Post Cold War Security in Japan through ARF

Post-Cold War Security of Japan through ARF
The end of the Cold War brought a dramatic turn in the world history. The collapse of bipolar balance brought the need to normalize poor diplomatic relations and also to reassure and mature pre-existing strong diplomatic ties between states. Japan was certainly not an exception to this need. The importance of playing a lager role in regional and global security as a way of ensuring its security interests grew in Japan as the proceeding balance of power, or pre-existing security, became unreliable to her. Indeed, she initiated the regional security entity called the ASEAN Regional Forum (ARF) to strengthen Asia-Pacific security. But why did Japan take the role to propose such an institution? What is Japans stake in this regional security entity? Why is the entity based on multilateralism? And finally, how much can the ARF achieve to strengthen Asia security?
Questions like these are crucial to be answered in examining Japans security relations with her neighbor Asian countries. In this paper, I argue that multilateral regional security entity is crucial and is the only way to secure herself in the post-Cold War era. The ARF, thereby, is a necessary international institution to succeed in guaranteeing profitable diplomatic relations for Japan as well as other countries including Asian and non-Asian states. For Japan, the end of the Cold War meant a shift from reactive state to cautious leader to become a normal country, as a politician Ichiro Ozawa puts, that is acceptable to the world and the ARF is the best possible opportunity for Japan to attain such a goal.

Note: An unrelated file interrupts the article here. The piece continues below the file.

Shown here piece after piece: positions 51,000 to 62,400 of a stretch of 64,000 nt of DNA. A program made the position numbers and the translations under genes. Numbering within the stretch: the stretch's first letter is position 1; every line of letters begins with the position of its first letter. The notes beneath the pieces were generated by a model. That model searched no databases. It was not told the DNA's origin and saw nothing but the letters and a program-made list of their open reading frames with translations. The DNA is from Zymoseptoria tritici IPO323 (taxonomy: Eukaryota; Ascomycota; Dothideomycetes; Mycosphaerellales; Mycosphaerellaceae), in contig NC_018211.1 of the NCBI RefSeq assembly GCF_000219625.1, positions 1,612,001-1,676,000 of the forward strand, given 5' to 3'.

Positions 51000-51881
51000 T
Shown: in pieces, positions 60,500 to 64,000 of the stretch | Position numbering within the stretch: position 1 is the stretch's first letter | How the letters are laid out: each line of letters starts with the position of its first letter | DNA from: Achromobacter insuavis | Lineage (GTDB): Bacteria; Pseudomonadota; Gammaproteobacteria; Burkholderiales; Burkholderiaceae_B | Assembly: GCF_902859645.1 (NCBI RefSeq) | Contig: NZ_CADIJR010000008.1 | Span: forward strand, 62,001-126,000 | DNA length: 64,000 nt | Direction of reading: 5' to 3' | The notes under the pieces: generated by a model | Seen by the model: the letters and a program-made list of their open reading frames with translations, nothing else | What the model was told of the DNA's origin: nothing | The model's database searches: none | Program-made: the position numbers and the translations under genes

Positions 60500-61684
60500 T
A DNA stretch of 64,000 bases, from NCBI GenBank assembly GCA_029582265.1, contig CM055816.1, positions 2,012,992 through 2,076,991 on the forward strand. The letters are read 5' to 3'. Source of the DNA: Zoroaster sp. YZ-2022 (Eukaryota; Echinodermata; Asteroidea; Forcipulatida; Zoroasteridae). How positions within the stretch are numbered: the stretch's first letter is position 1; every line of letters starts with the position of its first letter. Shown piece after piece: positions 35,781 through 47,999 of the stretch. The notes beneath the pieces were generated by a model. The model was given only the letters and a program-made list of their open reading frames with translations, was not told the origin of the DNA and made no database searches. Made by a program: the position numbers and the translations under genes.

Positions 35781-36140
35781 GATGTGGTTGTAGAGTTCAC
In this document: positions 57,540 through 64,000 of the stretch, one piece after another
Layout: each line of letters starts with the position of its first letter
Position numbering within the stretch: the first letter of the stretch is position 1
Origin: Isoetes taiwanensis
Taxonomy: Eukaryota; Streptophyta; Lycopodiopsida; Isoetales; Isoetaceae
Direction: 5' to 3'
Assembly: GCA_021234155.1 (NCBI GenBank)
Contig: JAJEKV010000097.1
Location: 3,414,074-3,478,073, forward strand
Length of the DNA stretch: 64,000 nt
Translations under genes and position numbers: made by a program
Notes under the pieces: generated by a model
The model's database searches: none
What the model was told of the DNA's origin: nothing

During the Cold War, Japan pursued an isolationist and much of a passive strategy in regional security. Much of her effort has been rather put into economic strength based on the Yoshida doctrine found after the defeat of the World War II. To begin with, Japan has been relying heavily on the US in terms of security issues and thus entrusted her stake in regional security in American hands. First of all, despite Japans renunciation of military force, her nuclear deterrence has been guaranteed by the US. Yukio Satoh states in Asian-Pacific Process of Stability and Security American nuclear forces will continue to be the only deterrent Japan can rely on against any nuclear threat, be it from the Soviet Union, China or elsewhere (Satoh, 38). In terms of nuclear deterrence, US-Japan security arrangement has been providing an indispensable amount of security guarantee to Japan.

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Second, Japans sea-lane has been protected by US military presence in the Pacific. According to Satoh from the Persian Gulf region, Japan imports about seventy percent of her oil (Satoh, 38). Then he continues, given that the scope of defense operations by the Japanese Maritime Self-Defense Forces is limited to a distance of 1,000 nautical miles, Japan has to depend upon the American capability to ensure freedom of navigation in order to secure the inflow of oil and other vital commodities (Satoh, 38). Therefore, Japans preservation of her interests has once again assured by her alliance with the US.